“But others take less than 550,” says Abu. “We wish you could help and give us a discount.” Abdu digs his heels in.

“I swear, others take 700 dollars, the money doesn’t go to us, it’s for the boss. Do you understand? We pay for other things, hotel, costs of the rubber boat, everything is well organized. If the weather is good
we will smuggle you, but if not, we don’t want to risk it, We put 35 people in the rubber boat. About the
money, where do you want to keep it?”

“We can deposit it in an office?” suggests Abu.

“It could be an office or with any of your relatives,” offers Abdu.

[INFOGRAPHIC] Get to know the criminal infrastructure of #smuggling networks.

— Europol (@Europol) 24 février 2016

With such large sums of money and so many people willing to pay, Abdu must be making a killing from the business, we suggest. Far from it, he moans.

“I get 25 dollars for each person and the biggest amount goes to the biggest smugglers. Most of
the smugglers are Turks and then Syrians. The big cheeses stay behind doors. If smugglers admitted to what they do, they’d go to prison. There are a lot of controls and we face a lot of difficulties in smuggling.”

However our journalists saw no police checks that day. Instead we followed Abu Mohammed and the broker to a Turkish shop where migrants can deposit their travel money until they reach their destination. The owner, a Turk, explained to us how the system works.

Unsure banking business

The shop owner explains that Abu can deposit money using his name or a code, and that he will only release the money to a broker if he presents either Abu’s name or the code number. He shows Abu an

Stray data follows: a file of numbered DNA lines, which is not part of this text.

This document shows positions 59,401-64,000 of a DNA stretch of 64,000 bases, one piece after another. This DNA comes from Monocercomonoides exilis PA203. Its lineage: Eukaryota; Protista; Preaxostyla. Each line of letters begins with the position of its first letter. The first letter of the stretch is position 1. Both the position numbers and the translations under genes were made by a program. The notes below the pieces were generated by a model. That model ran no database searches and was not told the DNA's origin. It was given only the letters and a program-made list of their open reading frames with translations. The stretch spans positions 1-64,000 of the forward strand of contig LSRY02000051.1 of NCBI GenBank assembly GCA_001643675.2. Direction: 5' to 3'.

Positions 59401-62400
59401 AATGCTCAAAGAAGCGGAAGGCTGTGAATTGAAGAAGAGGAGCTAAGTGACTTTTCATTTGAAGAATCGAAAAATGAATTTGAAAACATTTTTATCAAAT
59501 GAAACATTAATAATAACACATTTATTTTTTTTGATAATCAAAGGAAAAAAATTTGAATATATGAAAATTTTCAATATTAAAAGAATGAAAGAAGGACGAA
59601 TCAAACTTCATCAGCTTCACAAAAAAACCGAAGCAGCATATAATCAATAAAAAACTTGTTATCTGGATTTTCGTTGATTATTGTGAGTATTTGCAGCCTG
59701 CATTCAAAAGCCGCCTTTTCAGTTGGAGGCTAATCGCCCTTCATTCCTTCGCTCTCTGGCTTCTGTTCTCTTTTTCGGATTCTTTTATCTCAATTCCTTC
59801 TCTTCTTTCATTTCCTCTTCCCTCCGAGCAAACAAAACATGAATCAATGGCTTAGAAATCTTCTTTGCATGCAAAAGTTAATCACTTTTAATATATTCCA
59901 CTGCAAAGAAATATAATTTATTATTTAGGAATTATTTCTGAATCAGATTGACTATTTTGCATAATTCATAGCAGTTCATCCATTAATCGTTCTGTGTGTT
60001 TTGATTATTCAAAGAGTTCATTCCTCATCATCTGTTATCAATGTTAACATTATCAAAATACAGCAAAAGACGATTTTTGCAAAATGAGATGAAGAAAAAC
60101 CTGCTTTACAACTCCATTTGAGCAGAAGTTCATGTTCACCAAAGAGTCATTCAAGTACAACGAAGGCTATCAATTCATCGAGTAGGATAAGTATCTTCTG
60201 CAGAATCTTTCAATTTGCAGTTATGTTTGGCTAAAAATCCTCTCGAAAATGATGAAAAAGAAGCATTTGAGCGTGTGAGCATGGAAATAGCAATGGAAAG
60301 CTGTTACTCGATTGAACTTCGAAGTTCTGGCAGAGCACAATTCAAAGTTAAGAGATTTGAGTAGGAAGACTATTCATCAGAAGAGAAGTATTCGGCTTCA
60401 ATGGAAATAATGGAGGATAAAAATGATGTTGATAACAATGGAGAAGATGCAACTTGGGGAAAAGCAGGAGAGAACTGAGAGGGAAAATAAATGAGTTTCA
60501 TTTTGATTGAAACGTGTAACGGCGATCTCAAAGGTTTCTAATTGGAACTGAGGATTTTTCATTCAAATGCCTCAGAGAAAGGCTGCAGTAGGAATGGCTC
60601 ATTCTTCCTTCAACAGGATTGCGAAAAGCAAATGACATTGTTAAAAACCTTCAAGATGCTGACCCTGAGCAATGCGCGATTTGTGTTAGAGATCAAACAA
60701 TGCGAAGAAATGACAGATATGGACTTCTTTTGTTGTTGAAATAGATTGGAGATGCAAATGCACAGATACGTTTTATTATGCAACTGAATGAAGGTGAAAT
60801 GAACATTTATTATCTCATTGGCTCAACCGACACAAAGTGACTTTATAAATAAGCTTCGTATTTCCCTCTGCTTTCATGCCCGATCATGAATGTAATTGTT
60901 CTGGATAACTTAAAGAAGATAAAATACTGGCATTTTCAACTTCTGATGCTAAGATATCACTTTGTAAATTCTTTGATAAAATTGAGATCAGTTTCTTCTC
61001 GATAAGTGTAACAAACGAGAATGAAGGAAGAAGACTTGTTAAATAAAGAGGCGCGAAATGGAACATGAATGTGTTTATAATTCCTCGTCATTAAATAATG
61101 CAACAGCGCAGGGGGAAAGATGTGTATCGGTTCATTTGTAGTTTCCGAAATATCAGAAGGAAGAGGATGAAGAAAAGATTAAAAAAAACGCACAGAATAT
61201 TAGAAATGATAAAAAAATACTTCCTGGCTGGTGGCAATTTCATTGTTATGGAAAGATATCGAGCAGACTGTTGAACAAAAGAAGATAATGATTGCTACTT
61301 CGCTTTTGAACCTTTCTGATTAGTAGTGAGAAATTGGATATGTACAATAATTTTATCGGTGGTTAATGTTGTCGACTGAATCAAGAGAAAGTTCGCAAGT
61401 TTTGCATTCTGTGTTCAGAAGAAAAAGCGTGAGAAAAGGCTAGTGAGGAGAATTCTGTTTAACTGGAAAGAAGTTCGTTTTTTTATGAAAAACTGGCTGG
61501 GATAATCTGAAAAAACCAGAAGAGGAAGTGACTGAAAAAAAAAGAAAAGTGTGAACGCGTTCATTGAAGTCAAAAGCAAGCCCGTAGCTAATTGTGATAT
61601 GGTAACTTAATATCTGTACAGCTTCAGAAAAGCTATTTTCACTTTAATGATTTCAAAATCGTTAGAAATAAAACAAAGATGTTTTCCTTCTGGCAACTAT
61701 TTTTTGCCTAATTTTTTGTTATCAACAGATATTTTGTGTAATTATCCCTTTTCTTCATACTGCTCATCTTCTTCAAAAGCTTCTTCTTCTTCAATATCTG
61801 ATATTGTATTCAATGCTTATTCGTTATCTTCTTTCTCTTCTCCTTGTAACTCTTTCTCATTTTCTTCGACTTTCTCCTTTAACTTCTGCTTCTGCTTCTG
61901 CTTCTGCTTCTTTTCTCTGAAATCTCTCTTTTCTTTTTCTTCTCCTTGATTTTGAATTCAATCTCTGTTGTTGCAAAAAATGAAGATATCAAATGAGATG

example of another man who had previously
deposited 6,300 dollars, his name, a mobile phone,
and a code.

“If he doesn’t make it to Greece, Does he get back all his money?”

Shop owner:
“If he comes back, the money is here, no problems after 50, 40 or 30 days you can take it back.”

Abdo adds that the money is kept in shops or offices, but if the customer doesn’t want to leave it in there, he can leave it with relatives.

“Then he calls them when they arrive safely in Greece, and tells them to give the money to the smuggler. If he doesn’t reach Greece, he lets us know and we don’t get the money.” It all sounds very safe.

What the broker will not tell us is what happens to the money if the migrants die at sea.

A seller’s market

“We have seen some smugglers who asked for 600, 700, 550 Dollars. They promise us today or tomorrow, and the weather is bad but all these are
just words, a scam. There are many people here who have been scammed for 15,000 dollars. One was swindled out of 20,000 Dollars,” recounts Abu.

As we left Izmir, Abu Mohammed was still waiting to find a smuggler he could somehow trust with the safety of his family without being scammed out of his savings. Between the danger of risking one’s life at sea and losing one’s life savings, thousands of migrants continue to fall prey to unscrupulous smugglers.

By Ahmed Deeb